2. You should be able to hear a difference on the Plinius in terms of bass registers, but, to be frank, your system, although well thought out, is not of the caliber to benefit from a cable like the Dominus PC or the like (eg. NBS Statement I on Pre's/CD, Electraglide FatBoy on amps, etc.)in terms of harmonic and spatial effect.

I have to admit that with a system running ~$6k or so (list), I haven’t spent much time looking to buy power cords at $1500 apiece. Anyone who would spend an equivalent amount on power cords as components is, to be very kind, showing questionable judgment if they feel that is a reasonable approach to upgrading their system. As I said, my personal $1500 upgrade would be a subwoofer, something that is unquestionably audible.

I was not shopping for a Dominus-level PC; it was arranged by Albert Porter, and very generously lent by Paul at Purist. While my system is not the absolute, it is really quite revealing and keep in mind that they chose the Purist as one that, knowing my set up, they felt would be a very audible step up from the stock cord.

3. Most people who would be interested in a Dominus-level PC already know, as Porter alludes, that NBS, Purist et al are very suceptible to movement. Whether you ascribe to the theory that the dialectric needs to re-form, or whatever, the fact is that, once moved, the cable needs at minimum 48hrs play-time to "re-settle". Absent that time - and I submit that its more like 100 hrs to get everything back - the cable will sound brittle on breath transients, lean on harmonics and phasey.

If you believe that the movement has an effect, isn’t it a coincidence too amazing to accept that movement does not leave the Dominus audibly better (if that is how it started), make it audibly worse or even just plain audibly different from the stock cord, but somehow makes the two PCs statistically indistinguishable within the limits of my test? That is, the breath transient brittleness, harmonic leanness and phasey-ness are induced in such a way as to precisely match the stock power cord?

Well-intentioned and well written. But again, with respect, I believe that the experiment - if it truly wishes to aspire to the rigors of ratio-empiric method - must be examined in light of these deficient variables. But, don't stop, keep going. The essence of empiric method is trial and error, and those erros many times occur in our original assumptions that underlie our experiments.

Thanks. I did go into this test with an open mind (never can tell what you’re going to learn), although my technical background led me to issue the “Power Cord Challenge” in the first place. I’m fairly well grounded in the scientific method, which is why I put the caveats regarding any broad validity or interpretation of my tests. I am satisfied that the results have meaning within my originally stated limitations, however,. Enough serious testing, though, for a while I’d rather just enjoy some music!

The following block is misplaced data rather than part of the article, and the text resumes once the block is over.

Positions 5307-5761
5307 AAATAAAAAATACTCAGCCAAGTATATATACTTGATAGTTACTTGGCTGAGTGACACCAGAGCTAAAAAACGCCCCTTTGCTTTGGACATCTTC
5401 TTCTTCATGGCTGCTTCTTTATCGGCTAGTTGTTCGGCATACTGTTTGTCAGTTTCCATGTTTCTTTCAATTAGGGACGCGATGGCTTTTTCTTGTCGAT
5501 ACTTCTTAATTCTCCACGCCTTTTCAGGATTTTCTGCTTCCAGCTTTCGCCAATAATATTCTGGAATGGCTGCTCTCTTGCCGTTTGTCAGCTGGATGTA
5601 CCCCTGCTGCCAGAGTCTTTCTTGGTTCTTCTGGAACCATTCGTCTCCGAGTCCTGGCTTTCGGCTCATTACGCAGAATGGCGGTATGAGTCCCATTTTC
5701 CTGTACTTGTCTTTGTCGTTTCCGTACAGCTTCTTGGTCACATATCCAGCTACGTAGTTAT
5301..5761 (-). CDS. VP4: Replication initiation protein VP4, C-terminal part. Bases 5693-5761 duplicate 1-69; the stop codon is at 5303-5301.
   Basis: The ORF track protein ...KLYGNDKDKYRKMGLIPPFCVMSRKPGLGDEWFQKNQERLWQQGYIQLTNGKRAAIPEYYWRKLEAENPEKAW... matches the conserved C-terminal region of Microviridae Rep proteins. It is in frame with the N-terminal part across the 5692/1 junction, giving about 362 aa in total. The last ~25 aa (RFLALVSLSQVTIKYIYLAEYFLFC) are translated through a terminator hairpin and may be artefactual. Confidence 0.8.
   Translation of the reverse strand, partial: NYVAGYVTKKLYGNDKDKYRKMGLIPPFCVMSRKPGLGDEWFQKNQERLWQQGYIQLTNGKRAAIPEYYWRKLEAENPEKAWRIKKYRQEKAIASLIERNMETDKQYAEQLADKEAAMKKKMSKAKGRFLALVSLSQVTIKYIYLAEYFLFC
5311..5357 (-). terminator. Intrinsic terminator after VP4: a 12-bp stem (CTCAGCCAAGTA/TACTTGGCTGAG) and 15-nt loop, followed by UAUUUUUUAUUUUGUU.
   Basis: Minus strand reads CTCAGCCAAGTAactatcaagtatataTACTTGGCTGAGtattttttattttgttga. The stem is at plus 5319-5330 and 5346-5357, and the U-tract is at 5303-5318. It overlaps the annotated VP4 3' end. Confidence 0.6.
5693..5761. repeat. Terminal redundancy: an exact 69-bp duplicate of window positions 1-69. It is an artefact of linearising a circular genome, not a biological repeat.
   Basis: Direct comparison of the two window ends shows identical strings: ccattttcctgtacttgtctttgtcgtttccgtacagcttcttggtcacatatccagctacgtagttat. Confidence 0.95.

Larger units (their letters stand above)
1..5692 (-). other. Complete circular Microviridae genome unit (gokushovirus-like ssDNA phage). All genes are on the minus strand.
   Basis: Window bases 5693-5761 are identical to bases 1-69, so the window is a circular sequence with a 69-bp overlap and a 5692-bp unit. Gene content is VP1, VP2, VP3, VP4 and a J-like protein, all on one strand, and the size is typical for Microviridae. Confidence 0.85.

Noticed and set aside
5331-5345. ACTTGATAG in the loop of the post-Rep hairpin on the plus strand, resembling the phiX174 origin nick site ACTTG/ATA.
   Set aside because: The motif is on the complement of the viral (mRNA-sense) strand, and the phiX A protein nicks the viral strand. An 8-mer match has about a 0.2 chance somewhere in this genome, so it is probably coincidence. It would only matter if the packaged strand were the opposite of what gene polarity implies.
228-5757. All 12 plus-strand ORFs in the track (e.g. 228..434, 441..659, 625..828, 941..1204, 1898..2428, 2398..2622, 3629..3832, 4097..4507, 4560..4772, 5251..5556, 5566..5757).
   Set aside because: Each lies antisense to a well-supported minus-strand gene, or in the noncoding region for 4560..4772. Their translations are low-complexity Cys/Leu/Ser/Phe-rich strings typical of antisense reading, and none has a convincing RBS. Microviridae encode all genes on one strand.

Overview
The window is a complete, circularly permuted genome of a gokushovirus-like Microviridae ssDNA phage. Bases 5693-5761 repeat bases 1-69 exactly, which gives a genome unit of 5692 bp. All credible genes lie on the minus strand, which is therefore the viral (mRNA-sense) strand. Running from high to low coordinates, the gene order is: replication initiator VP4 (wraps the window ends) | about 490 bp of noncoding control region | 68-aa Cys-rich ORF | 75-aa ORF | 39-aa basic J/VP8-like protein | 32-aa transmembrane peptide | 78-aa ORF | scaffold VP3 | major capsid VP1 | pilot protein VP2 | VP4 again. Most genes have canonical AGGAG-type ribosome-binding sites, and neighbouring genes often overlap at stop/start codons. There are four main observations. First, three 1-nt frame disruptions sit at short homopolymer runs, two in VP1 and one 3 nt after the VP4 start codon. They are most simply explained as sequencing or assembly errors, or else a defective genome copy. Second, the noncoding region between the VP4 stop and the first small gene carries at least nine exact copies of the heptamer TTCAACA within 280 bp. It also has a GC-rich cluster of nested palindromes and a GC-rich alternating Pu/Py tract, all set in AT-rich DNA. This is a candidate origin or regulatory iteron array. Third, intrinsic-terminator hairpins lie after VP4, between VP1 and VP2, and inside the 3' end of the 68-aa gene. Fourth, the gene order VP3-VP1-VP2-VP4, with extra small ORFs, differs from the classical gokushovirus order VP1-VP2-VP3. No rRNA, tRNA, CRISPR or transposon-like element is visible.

Sorry about the confusing responce to Asa - I'd noted who wrote what but that somehow got lost when posting. FYI, the paragraphs immediately following "1.", "2." and "3." are Asa's, as is the paragraph beginning "Well-intentioned . . .". All others are my response.

JHunter
Any such experiment with audio gear is personal and contextual. In the end Jhunter decided his next dollars would go on a sub rather than PCs. That is the significant outcome of the experiment brothers and sisters - for Jhunter in his room with his current system. And thanks for sharing it Jhunter.

Others here find PCs to be more vital, and I wouldn't dream of swapping mine for a sub. Some here just don't want to know about PCs, for whatever reason. Jhunter's experiment proves nothing, but who cares - if it causes a few others to at least try PCs with an open mind, then great.
Thank you, JHunter, a well-measured response. As Redkiwi states, knowledge is contextual. I would also add that it is also the mind that hears music, not the ears, and in this context, knowledge is state-specific. We will have to agree to disagree, but thank you for addressing the content of my points. I look forward to your next foray.
Every posting on PC generates tremendous response. You would believe that this is all our hobby is about. Now we learned more variables. Pinching cords? Is this P(olitically) C(orrect)? What if the cord is less than 18(gauge). I suspect it is not even legal. But seriously folks, if power cords or similar tweeks are so important how come are used so inconsistently by professionals? I am referring to the recent NYC show and similar venues. You would expect the manufacturers to try to improve the final sound as much as they can. On the other hand, you see in some cases using the Michael Green Power company mains treatment which Home Theater magazine came out and said that it had a negative effect on a pure audio system. So, I think that business alliances play major role. And finally if every time you disturb a PC you have to wait up to 100 hrs to restabilize, one lifetime is not enough to conduct a definite comparative test. (Another good reason to make cloning legal).